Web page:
Despite some credible performances in subsequent movies as “Bonjour Tristesse” and “Lilith”, it was the ultra cool, debut film of avant garde director Jean Luc Godard, “Breathless” where Seberg reached the pinnacle of her career.  Never again would she be so beautiful, so perfect in a role and she was barely into her twenties. Seberg lived into her 40’s, dying under never-fully-explained, mysterious circumstances; her body was found in  a car on a Paris street nearly two weeks after she died. Her involvement with the Black Panthers, physically and financially, among other radical causes, may have been a contributing factor, though suicide is often regarded as her cause of death.

Dickinson uses the trajectory of her life as the basis of a probing interview sessions that gradually becomes less and less distinguishable between subject and interviewer.  As the factual elements become enmeshed with those of the interviewers, a compelling portrait, a collage of personality emerges that leaves the reader, well, for lack of a better phrase, breathless.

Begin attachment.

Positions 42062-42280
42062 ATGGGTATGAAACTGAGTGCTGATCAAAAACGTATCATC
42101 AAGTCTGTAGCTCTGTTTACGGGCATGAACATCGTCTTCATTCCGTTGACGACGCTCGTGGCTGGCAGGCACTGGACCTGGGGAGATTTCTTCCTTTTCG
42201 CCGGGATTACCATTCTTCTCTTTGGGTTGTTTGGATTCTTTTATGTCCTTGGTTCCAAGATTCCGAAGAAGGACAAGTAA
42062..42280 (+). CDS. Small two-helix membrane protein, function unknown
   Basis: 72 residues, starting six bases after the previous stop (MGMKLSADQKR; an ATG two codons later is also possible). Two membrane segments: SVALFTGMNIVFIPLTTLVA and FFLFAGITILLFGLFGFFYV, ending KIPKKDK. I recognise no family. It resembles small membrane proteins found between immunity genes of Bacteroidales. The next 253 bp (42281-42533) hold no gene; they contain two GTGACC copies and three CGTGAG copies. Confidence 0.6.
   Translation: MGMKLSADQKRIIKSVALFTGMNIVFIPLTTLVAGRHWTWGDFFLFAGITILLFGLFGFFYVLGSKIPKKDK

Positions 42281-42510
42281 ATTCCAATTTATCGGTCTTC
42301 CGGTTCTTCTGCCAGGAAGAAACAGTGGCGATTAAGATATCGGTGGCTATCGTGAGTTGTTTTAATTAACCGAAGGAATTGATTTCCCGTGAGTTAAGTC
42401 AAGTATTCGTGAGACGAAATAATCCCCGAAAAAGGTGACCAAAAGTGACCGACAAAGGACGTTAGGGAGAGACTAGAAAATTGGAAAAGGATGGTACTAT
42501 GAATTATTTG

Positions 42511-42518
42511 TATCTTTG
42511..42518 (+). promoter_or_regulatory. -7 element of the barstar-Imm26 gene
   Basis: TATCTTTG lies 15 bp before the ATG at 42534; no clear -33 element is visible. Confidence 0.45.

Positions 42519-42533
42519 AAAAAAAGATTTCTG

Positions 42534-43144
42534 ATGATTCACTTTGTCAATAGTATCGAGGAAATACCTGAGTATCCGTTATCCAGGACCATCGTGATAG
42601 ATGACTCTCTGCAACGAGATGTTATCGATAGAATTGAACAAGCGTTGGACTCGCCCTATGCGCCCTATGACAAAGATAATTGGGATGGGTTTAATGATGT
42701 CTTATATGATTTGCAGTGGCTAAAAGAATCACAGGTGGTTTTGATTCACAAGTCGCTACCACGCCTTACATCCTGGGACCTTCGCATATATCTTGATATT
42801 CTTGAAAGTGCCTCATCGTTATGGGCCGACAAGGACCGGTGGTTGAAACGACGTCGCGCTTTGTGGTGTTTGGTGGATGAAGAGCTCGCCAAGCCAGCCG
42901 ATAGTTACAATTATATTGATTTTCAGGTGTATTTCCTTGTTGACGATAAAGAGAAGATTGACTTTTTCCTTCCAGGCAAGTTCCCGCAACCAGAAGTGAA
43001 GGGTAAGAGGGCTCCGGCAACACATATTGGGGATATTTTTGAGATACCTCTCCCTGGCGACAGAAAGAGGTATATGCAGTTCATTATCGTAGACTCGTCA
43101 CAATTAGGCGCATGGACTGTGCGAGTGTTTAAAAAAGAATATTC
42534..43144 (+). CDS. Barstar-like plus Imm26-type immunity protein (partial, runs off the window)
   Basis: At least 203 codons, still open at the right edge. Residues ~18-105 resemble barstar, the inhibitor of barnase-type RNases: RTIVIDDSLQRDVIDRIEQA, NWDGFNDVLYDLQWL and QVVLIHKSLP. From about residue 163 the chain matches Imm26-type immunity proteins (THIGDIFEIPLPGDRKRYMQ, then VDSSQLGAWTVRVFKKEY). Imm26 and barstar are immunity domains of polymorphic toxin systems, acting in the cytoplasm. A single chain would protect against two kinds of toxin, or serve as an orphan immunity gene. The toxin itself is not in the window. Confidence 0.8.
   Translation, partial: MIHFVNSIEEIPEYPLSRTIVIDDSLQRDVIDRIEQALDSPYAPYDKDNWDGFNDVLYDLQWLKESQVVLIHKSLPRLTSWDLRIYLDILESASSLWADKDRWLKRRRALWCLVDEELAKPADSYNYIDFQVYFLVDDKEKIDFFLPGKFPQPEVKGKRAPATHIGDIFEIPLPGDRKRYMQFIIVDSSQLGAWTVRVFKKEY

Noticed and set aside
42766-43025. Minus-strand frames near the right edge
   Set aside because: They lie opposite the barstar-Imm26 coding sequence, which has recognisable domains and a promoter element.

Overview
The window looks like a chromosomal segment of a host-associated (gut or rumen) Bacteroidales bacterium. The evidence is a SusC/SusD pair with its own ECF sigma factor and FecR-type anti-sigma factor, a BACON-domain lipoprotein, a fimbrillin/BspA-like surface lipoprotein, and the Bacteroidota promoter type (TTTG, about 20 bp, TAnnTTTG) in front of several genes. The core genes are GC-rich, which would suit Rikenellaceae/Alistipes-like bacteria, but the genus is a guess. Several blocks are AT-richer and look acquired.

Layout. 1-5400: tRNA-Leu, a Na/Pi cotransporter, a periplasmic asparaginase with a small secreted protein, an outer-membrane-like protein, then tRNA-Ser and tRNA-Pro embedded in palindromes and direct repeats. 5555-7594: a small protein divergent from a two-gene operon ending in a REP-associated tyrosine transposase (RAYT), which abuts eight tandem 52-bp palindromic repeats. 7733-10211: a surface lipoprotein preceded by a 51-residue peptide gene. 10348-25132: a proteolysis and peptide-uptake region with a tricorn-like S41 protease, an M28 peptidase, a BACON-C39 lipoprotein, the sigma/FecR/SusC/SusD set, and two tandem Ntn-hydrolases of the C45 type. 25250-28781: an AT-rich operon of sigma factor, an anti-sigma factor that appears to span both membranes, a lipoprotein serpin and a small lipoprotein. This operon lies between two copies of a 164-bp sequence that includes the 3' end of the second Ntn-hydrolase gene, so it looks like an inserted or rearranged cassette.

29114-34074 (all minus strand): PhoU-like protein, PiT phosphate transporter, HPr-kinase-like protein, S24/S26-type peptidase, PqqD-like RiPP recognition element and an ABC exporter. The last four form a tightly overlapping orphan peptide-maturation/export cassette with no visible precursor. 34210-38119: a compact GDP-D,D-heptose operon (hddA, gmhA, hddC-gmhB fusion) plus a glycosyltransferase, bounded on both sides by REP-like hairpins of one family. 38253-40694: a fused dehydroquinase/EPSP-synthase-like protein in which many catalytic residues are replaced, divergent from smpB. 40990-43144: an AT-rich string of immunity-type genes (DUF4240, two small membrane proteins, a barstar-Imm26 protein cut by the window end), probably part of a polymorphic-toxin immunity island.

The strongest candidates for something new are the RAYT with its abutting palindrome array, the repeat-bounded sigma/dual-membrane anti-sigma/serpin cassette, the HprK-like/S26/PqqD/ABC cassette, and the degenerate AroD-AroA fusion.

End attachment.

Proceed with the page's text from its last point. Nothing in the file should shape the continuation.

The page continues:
Port Authority Orchids is not your ordinary coming of age saga of a young girl in the City for many reasons, not the least of which Stephanie Dickinson is no ordinary writer.  Every chapter has wonderfully wrought sentences, images that leap from the page with the surety of a poet working a prose form. Her main character, Dalloway, is not to be confused with the Virginia Woolf character, though you could confuse them if you wanted to as both their daily lives are totally out of balance. Woolf would never recognize the details in this novel, but she might recognize the confusion of an extreme upbringing.  The years between thirteen and nineteen are the adult formative one and Dickinson fills in all the sordid details with outrageous humor and sensitivity.